Angiosperms also have vascular tissue. This group, which numbers about 235,000 species, is further divided into monocots, such as daffodils, grass, and tropical palm trees, and dicots (or eudichots), such as beech trees, violets, and daisies.

 

Wordlist

shoot system

root system

bud

stem

tuber

rhizome

meristem ,

tissue

dermal

ground

vascular ,

waxy cuticle

General Plant Organization

A plant has two organ systems: 1) the shoot system, and 2) the root system. The shoot system is above ground and includes the organs such as leaves, buds, stems, flowers (if the plant has any), and fruits (if the plant has any). The root system includes those parts of the plant below ground, such as the roots, tubers, and rhizomes.

Plant cells are formed at meristems, and then develop into cell types which are grouped into tissues. Plants have only three tissue types: 1) Dermal; 2)Ground; and 3) Vascular. Dermal tissue covers the outer surface of herbaceous plants. Dermal tissue is composed of epidermal cells, closely packed cells that secrete a waxy cuticle that aids in the prevention of water loss. The ground tissue comprises the bulk of the primary plant body. Vascular tissue transports food, water, hormones and minerals within the plant.

Major organ systems of the plant body.

 

ROOT SYSTEM

Wordlist

ascending axis

dissolve

anchor

tap-root system

diffuse

slender

parsnip

dandelion

alfalfa

ramified

tip

meristematic tissue

thrust

split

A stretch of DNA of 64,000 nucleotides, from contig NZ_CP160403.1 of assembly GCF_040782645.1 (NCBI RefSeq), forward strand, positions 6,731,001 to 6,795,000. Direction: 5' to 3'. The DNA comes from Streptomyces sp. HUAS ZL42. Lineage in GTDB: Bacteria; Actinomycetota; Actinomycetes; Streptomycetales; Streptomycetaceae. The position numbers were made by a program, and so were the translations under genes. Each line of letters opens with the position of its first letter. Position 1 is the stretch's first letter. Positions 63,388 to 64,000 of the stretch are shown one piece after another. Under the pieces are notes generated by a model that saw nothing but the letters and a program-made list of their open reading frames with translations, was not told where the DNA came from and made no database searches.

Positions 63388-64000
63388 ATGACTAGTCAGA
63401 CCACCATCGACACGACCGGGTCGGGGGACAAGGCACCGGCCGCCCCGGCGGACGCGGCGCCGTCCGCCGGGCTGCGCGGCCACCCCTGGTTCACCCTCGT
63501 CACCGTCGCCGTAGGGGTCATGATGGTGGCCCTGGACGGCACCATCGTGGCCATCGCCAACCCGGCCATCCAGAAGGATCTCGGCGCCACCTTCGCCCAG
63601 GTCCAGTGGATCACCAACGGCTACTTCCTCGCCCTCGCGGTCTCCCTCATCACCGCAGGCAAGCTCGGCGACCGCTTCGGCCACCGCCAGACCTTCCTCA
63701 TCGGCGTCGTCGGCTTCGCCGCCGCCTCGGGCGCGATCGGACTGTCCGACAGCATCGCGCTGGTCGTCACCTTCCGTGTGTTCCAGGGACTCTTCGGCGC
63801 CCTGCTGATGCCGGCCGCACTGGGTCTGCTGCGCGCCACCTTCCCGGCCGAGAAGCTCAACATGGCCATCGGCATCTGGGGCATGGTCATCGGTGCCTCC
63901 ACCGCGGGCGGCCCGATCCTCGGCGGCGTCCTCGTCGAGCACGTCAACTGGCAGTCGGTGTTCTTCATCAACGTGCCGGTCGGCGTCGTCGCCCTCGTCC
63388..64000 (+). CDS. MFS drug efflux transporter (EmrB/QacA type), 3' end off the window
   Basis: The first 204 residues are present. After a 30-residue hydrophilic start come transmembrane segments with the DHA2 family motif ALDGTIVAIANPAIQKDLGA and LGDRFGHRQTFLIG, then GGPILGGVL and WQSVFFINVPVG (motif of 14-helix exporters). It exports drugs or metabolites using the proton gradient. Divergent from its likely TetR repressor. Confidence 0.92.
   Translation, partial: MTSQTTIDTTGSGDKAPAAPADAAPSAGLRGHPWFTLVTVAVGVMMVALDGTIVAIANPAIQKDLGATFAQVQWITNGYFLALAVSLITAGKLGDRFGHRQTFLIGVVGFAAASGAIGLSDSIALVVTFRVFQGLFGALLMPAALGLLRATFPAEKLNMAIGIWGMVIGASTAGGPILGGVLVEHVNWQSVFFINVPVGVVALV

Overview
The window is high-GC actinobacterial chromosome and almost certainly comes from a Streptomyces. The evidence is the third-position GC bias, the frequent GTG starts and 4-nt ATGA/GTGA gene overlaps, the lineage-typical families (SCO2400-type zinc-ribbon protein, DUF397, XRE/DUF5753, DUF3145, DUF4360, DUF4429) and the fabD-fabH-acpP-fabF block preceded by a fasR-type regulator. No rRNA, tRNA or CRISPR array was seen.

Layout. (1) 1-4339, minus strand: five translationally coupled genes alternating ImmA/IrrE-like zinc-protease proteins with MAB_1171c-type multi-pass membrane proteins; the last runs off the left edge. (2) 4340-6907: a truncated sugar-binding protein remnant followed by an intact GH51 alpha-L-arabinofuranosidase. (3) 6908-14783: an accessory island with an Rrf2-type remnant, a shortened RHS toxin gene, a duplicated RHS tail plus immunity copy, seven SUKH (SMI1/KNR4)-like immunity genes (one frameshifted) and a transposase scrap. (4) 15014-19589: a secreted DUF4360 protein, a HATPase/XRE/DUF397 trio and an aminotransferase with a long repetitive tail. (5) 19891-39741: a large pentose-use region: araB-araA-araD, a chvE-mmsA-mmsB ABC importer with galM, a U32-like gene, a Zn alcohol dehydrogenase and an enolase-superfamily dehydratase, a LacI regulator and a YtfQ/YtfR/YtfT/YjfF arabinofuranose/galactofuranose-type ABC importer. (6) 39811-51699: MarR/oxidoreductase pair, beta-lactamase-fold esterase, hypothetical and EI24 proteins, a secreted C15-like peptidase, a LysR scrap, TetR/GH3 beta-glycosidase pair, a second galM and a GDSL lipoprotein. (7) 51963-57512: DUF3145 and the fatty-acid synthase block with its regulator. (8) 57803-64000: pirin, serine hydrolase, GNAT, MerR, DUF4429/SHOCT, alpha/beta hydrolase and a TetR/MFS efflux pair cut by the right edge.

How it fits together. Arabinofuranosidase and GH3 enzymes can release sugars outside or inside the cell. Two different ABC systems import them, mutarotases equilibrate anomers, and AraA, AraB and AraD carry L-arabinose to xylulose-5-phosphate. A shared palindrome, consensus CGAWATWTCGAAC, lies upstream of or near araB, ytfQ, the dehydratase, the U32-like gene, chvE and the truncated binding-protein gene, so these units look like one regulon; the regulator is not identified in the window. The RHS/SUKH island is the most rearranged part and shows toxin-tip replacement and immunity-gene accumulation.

Root, in botany, the descending axis of a plant, as contrasted with the stem, the ascending axis. In most plants the root is underground. Roots function to absorb water and dissolved minerals from the soil, to transport water and nutrients, to anchor the plant, and often to store food.

There are two main types of root system: the tap-root system, in which there is a main primary root larger than the other branching roots; and the diffuse (or fibrous) root system, in which there are many slender roots with numerous smaller root branches. Tap roots are characteristic of most trees and of many other plants, including the carrot, parsnip, radish, beet, and dandelion. The grasses (e.g., corn, rye, and alfalfa) have diffuse roots; in the sweet potato some of the larger fibrous roots swell to store foodalthough these should not be confused with the tuber of the Irish potato, which is a modified underground stem.

Root systems often far exceed in mass the aboveground portions of the plant: alfalfa roots sometimes reach 40 ft (12 m) in length, and the combined length of all the roots of a mature rye plant has been measured at 612 km. These ramified root systems are important agents in preventing soil erosion. Roots grow primarily in length; only the older roots may develop a cambium layer that increases their diameter.

Protecting the constantly growing tip of the root is a cap of cells that break off as the root probes through the soil; they are replaced by new cells from a layer of meristematic tissue just behind them. Although root hairs are less than 1/3 in. (.84 cm) long, their great number enables the plant to collect enormous quantities of water, most of which is promptly lost into the air by trans